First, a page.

The border mountains between Burma (Myanmar) and Thailand. Exotic women with modest smiles, their heads floating on layers upon layers of brass rings, necks stretched out to impossible lengths. Meet the Kayan-Padaung women.
The Kayan people like beautifying their women in special ways. Apart from the brass neck rings, the Padaung also wear rings on the arms (wrist to elbow) and the legs (ankles to knees), but these are not quite as prominent.
Other Kayan tribes display their beauty by wearing carved elephant tusk in their ears. When a woman is married, her ears are pierced and an elephant tusk of one to four centimetres in length is inserted. The weight of the tusks gradually weighs down on the ear lobe and the ear gets larger and larger, and longer and longer. Each time larger tusks are inserted and the process repeats itself until the woman’s ears become extremely elongated and floppy.
Like already mentioned, the women of the Kayan Padaung villages wear multiple brass rings around the neck, the arms and the legs. Why do they submit to these practices?
The rings, or more exactly one coil of many turns weighs up to fifteen pounds in total. At the age of two to five the Padaung adorn their daughters’ necks with the first rings. Each passing year additional rings are added. Around the age of twenty, up to twenty three rings are nestled around their necks. A Padaung woman is known to wear thirty seven brass rings around her neck! Most women prefer to wear the rings constantly because the skin underneath is often bruised and discolored. And many, after ten years or more of continuous wear, feel the collar like part of their body.
Where does this custom come from? Might this legend be true?
Long, long ago, the headman of the tribe had a dream in which he was told that a tiger was going to kill one of the much-loved children in the village – a child that had been born on a Wednesday. As his own child had been born on a Wednesday and as tigers kill their victims by first breaking their necks, he there and then decreed that all children born on a Wednesday should wear heavy brass rings round their necks. As the tiger didn’t kill a child, it was presumed that the wearing of the brass rings worked, and over the years this custom became popular until it is now institutionalised as part of tribal life. Not only that, it is considered lucky. In fact, so much is this the case, that women try to arrange a mid-week birth so that if the baby is a girl, she will be a fortunate ‘Wednesday’s child.’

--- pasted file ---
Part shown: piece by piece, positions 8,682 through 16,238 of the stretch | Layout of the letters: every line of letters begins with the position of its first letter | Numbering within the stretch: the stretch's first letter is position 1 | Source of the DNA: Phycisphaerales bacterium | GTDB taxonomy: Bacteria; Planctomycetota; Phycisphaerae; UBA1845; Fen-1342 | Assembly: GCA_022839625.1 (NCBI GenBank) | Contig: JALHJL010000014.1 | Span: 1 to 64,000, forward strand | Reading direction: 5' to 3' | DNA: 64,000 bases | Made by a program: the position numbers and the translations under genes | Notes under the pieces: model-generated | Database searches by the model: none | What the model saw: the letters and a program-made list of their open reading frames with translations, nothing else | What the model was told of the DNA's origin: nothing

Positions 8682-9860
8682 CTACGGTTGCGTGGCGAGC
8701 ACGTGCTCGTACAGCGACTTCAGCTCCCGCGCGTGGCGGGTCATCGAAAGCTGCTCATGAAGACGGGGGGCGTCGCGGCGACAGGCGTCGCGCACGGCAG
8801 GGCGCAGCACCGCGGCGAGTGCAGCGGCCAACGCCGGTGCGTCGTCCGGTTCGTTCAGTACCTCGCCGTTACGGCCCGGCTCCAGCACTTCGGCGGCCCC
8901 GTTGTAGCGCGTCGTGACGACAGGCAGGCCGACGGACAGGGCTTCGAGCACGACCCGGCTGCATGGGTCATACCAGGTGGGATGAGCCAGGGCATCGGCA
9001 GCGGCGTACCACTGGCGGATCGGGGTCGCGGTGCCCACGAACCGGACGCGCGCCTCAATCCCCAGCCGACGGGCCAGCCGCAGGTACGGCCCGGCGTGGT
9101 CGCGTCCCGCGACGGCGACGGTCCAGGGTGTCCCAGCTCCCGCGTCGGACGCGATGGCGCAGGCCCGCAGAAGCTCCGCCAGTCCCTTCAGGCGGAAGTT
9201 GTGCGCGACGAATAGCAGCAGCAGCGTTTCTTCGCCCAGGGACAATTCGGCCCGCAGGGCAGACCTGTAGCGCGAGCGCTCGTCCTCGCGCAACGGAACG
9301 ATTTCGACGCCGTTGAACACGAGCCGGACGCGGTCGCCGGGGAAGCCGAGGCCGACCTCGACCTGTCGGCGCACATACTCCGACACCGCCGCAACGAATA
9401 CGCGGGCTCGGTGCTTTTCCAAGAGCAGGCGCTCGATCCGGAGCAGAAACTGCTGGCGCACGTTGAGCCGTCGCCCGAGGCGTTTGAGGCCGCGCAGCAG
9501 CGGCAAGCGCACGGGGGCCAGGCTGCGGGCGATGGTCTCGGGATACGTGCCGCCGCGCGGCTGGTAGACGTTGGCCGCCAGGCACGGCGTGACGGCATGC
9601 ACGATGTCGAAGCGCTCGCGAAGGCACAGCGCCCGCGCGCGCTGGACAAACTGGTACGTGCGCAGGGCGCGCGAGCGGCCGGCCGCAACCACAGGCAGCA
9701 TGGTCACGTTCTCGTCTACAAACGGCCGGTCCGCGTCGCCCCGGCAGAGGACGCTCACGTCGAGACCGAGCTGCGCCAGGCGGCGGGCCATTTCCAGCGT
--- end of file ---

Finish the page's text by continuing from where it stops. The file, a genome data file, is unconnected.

Source: East Asia Travel
Perhaps the goal was to make the girls unattractive to slave trade? Or is the origin founded in the belief that an elongated neck is an ideal of beauty and status?
What the rings do, is NOT elongate the neck, but they do push down the collarbone and ribs, creating the illusion of a long neck. The weight of the rings twists the collar bone and eventually the upper ribs at an angle 45 degrees lower than what is natural. Not what I would call comfortable. Removing the coils will not result in the death of the woman – that is a misconception – though their neck muscles will of course be atrophied.
Twenty years ago about five hundred Padaung fled Burma (Myanmar) as refugees. They now live in three villages in Thailand and earn their livelihood as a tourist attraction, selling their handicrafts. The alternative would be a life of slavery, or worse, under Burmese government forces and drug barons who are fighting over their land.
Village women who revolt against this way of life say that they are punished for doing anything modern, like using cell phones or computers. These actions ‘ruin the traditional image’ and tourists won’t pay. Nonetheless some young women are removing their coils in their fight for the right to lead a modern life. The Kayan refugees have been offered resettlement in New Zealand and Finland, but the Thai government won’t give them the exit permits.
Beauty or prison? It is up to these women to alter their appearance this way. But it should be the choice of an adult, not of or for a child. Every culture has its own way and I respect that. But choosing voluntary deformity in the name of beauty? NO!